The Five Off-the-Job Winter Activities that Can Land You in the ER

Dec. 26, 2011
As many of us head out this week for winter vacations, we’d be wise to remember that broken bones from snowboarding and sledding top the list of common visits to the emergency department (ED) during the winter months. According to the Centers for Disease Control and Prevention, one-quarter of all emergency hospital visits are attributed to snowboarding accidents, and half of all cases were for broken bones and sprains.

Gottlieb Memorial Hospital orthopedic surgeon Daryl O'Connor cared for U.S. Olympic ski and winter-sports athletes in 2002 in Salt Lake City. O'Connor is board certified in orthopedic surgery and now specializes in sports medicine in the Orthopedic Department at Gottlieb Memorial Hospital, part of Loyola University Health System in Illinois.

Here are O'Connor's evaluations of the top five winter sports in terms of injuries:

1. Sledding – More than 700,000 injuries are reported each year in the United States due to sledding. More than 30 percent are head injuries, caused by collisions, O'Connor said.
2. Hockey – Lacerations, as well as neck, shoulder and knee injuries are common in hockey. Many injuries are caused through contact with another player, the ice, a puck or actual skate blade, he said.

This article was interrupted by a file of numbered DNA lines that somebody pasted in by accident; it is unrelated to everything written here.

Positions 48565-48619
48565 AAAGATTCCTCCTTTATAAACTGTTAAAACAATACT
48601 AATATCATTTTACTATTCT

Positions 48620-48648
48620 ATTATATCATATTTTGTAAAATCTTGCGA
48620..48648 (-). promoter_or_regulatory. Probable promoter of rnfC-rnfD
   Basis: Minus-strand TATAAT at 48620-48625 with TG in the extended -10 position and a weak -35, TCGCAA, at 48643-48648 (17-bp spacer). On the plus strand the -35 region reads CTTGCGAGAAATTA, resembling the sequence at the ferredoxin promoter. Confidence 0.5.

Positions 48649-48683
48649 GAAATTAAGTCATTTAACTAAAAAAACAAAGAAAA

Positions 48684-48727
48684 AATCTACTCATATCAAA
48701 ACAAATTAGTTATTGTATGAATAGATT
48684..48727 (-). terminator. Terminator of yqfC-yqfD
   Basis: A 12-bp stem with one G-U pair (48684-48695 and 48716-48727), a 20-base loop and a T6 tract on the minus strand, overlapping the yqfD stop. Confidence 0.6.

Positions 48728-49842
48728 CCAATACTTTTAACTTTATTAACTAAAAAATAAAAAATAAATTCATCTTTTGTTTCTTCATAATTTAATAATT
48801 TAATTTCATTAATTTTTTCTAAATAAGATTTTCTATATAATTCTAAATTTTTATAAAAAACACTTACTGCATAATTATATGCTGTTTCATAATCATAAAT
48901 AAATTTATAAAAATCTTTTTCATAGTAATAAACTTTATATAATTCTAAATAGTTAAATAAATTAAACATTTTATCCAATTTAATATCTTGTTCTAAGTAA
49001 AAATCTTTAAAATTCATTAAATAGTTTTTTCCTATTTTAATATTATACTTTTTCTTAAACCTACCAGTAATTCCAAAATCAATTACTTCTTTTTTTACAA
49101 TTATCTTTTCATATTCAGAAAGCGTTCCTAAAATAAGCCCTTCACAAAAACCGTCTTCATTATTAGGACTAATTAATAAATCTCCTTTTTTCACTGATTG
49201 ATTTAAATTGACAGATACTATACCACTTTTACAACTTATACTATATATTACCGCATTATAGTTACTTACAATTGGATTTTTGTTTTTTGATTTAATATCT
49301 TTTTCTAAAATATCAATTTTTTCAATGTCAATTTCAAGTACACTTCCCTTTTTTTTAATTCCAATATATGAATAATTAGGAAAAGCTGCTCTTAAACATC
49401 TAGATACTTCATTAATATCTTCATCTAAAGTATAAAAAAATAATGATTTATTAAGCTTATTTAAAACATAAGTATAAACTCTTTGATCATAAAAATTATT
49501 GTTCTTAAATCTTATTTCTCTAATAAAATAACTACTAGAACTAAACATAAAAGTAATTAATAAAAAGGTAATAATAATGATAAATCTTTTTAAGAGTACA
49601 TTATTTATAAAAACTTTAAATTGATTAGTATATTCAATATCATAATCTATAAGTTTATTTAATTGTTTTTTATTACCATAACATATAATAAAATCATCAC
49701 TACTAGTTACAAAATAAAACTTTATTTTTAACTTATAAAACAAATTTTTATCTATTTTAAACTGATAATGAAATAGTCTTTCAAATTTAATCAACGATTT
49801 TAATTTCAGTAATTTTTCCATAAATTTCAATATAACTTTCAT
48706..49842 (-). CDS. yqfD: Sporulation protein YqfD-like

3. Ice skating – Injuries to the wrist, head and neck are most common and most injuries are caused by falls, O'Connor said.
4. Snowboarding – Wrist and elbow injuries are caused by falls on outstretched hands, he said.
5. Skiing – Knees really take a pounding and injuries are often caused by the extreme twisting force propelled by the skis, he said.

O’Connor had some choice words about skitching. According to him, the practice of daredevil teens grabbing a car's rear bumper and sliding on their feet, or being pulled by ropes on inner tubes or sleds through icy streets is “just plain foolish.”

"In addition to broken bones, neck and shoulder injuries, young people can suffer fatal head trauma. Please, resist the skitch at all costs," said O’Connor.

About the Author

Sandy Smith

Sandy Smith is the former content director of EHS Today, and is currently the EHSQ content & community lead at Intelex Technologies Inc. She has written about occupational safety and health and environmental issues since 1990.

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